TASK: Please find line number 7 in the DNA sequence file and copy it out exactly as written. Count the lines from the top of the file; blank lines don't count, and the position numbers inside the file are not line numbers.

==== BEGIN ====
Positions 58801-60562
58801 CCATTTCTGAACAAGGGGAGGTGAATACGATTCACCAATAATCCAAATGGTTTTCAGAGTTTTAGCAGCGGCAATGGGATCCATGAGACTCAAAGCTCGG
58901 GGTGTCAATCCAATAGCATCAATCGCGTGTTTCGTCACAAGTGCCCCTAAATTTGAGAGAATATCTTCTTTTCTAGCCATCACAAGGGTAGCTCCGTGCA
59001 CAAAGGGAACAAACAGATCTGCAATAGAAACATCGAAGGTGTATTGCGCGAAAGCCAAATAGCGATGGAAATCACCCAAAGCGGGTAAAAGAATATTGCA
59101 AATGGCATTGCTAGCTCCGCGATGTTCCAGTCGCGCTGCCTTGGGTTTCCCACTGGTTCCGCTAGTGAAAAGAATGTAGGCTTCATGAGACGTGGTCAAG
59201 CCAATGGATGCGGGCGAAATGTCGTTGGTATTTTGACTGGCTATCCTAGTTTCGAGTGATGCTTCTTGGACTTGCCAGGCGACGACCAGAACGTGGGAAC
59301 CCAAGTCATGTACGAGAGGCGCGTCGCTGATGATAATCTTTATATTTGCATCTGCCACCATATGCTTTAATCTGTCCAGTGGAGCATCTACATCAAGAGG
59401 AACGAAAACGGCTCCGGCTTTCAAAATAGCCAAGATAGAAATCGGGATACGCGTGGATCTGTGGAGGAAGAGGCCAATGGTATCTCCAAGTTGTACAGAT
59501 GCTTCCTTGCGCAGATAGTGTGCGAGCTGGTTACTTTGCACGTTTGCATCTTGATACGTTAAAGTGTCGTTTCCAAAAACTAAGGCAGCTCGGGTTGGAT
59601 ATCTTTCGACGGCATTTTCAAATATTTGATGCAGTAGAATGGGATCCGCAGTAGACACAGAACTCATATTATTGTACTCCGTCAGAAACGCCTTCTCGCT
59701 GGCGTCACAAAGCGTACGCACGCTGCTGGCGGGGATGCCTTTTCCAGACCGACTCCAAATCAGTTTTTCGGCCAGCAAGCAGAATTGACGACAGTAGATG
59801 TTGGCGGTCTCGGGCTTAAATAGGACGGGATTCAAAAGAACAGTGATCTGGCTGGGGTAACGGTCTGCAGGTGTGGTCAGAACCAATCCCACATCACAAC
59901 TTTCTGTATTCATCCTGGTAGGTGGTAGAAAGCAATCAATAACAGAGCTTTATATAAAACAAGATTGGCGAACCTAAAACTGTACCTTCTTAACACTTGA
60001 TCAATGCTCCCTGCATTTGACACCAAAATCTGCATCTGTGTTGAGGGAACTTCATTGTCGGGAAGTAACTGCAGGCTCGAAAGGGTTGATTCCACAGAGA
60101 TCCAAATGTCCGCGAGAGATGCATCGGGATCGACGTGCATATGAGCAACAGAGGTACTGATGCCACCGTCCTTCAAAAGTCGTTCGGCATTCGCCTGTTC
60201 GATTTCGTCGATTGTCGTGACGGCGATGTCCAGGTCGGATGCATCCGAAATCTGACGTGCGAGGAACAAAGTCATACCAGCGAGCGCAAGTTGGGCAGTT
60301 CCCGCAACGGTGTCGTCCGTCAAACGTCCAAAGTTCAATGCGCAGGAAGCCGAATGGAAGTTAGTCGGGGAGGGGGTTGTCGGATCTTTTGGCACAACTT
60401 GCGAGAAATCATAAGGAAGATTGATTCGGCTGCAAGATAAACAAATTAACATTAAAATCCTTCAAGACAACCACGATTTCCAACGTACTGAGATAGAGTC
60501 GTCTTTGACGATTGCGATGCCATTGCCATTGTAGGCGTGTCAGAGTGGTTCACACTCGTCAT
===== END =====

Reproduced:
59301 CCAAGTCATGTACGAGAGGCGCGTCGCTGATGATAATCTTTATATTTGCATCTGCCACCATATGCTTTAATCTGTCCAGTGGAGCATCTACATCAAGAGG